RECORD: Schomburgk, R. H. 1837. On the Identity of three supposed Genera of Orchideous Epiphytes. In a Letter to A. B. Lambert, Esq., V.P.L.S. By Mr. Robert H. Schomburgk. [Read 15 November 1836] Transactions of the Linnean Society of London 17: 551-2.
REVISION HISTORY: Scanned by John van Wyhe, transcribed (single key) by AEL Data. RN1
XXXIII. On the Identity of three supposed Genera of Orchideous Epiphytes. In a Letter to A. B. LAMBERT, Esq., V.P.L.S. By Mr. ROBERT H. SCHOMBURGK.
Read November 15th, 1836.
IN a letter which I had the pleasure to address to Mr. Bentham, on the 28th of June last year, I informed him of a remarkable Orchideous plant, from appearance a Monachanthus, which on one side of the bulb produced a scape with six flowers of Monachanthus viridis, and two of the Myanthus barbatus, while a second scape of the same bulb had twenty-five blossoms of the Myanthus barbatus. This plant was in possession of Mr. Reiss, who, when both scapes were in full flower, took the accompanying drawing (TAB. XXIX.) of it, and preserved the stem with the flowers of Monachanthus viridis and Myanthus barbatus in spirits, which I have likewise the pleasure to send herewith, and beg you to present it in my name to the Linnean Society.
If the circumstance of a bulb of the Monachanthus producing conjointly the flowers of its own genus and Myanthus had occurred only in this instance, it might be considered one of those freaks of Nature which not unfrequently occur; but the case just quoted is not singular, and has been observed at least once more in a collection of Orchideous plants belonging to a lady, where the same species of Monachanthus produced also flowers of the Myanthus barbatus.
The thought impresses itself, therefore, forcibly upon me, that the genera Monachanthus, Myanthus, and Catasetum form but one genus, and in this conclusion I am borne out by the following observations.
A vigorous plant, which produced at its former state of inflorescence the flowers of Monochanthus viridis, had two months ago a scape with flowers of Catasetum tridentatum; this occurred at Mr. Wortman's collection at Canal, No. 1.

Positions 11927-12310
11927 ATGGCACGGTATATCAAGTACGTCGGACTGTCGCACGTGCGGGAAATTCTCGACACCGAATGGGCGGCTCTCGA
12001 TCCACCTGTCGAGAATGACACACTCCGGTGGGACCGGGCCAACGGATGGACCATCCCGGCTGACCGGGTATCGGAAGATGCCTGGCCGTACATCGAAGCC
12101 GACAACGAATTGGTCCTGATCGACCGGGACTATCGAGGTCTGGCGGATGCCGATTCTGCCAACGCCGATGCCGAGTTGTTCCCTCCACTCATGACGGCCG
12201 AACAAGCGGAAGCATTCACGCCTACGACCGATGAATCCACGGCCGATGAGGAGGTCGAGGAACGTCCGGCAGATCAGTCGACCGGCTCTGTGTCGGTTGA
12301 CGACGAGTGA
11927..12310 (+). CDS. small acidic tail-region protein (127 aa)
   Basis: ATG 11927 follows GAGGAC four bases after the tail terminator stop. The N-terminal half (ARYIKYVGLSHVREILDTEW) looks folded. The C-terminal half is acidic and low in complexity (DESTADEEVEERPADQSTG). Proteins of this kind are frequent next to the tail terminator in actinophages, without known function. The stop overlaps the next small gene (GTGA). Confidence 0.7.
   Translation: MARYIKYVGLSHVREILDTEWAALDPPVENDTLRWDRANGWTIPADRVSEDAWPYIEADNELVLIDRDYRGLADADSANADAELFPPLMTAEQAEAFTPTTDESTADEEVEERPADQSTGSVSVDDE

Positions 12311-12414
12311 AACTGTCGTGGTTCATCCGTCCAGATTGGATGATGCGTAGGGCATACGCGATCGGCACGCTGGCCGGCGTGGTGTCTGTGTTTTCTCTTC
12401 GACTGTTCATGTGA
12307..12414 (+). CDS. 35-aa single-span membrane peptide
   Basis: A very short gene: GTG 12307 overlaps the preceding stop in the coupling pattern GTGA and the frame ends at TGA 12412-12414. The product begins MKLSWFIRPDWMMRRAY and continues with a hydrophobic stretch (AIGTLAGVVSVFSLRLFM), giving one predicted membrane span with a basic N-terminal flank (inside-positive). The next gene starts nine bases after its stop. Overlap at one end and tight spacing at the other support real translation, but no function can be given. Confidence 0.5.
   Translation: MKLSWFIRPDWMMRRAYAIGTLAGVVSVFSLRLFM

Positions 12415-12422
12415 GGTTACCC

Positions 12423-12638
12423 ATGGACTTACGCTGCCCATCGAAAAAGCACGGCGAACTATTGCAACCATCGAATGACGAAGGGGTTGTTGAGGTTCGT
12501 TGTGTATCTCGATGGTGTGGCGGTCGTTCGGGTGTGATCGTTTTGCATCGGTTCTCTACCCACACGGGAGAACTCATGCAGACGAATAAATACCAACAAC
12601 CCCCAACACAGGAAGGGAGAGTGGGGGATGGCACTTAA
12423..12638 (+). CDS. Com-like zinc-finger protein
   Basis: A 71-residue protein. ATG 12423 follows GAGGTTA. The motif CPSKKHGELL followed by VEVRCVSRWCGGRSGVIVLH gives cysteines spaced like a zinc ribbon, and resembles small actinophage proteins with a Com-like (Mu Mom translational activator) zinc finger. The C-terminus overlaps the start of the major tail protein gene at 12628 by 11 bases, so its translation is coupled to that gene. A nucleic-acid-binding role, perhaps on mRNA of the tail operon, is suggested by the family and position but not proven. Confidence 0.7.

Mr. Bach, an enthusiastic collector of Orchideous plants, sowed the seed
of Monachanthus viridis on a decayed trunk of an Erythrina. Among these plants, one produced a scape with the flowers of Catasetum tridentatum: this I saw myself: the bulb was young, but the flowers in every respect quite perfect.
Here we have traces of sexual difference in Orchideous flowers. I have seen hundreds of Catasetum tridentatum on savannahs adjacent to the lake Capoeya (Arabisee coast of Essequebo), without ever finding one specimen with seeds, while those bulbs which, according to Dr. Lindley's description, belonged to Monachanthus viridis, astonished me by their gigantic seed-vessels.
Mr. Bach raised from the seeds of Monachanthus viridis a plant of Catasetum, and I have observed individually scapes which bore flowers of both genera, while the evidence of the present plant, which has caused these remarks, would likewise include the genus Myanthus in the group. Dr. Lindley appears to have been prepared for the latter discovery in his Genera and Species of Orchideous Plants, part iii. p. 155. In his diagnosis of Myanthus, he says "anthera et pollinia Cataseti;" and further on, "Catasetum cristatum is intermediate between this genus and Catasetum:" but I doubt whether he ever conjectured the near relationship between Monachanthus and Myanthus, and the terms "labellum posticum" and "anticurn" will be hereafter of less value as generic differences.
Demerara, August 15, 1836.
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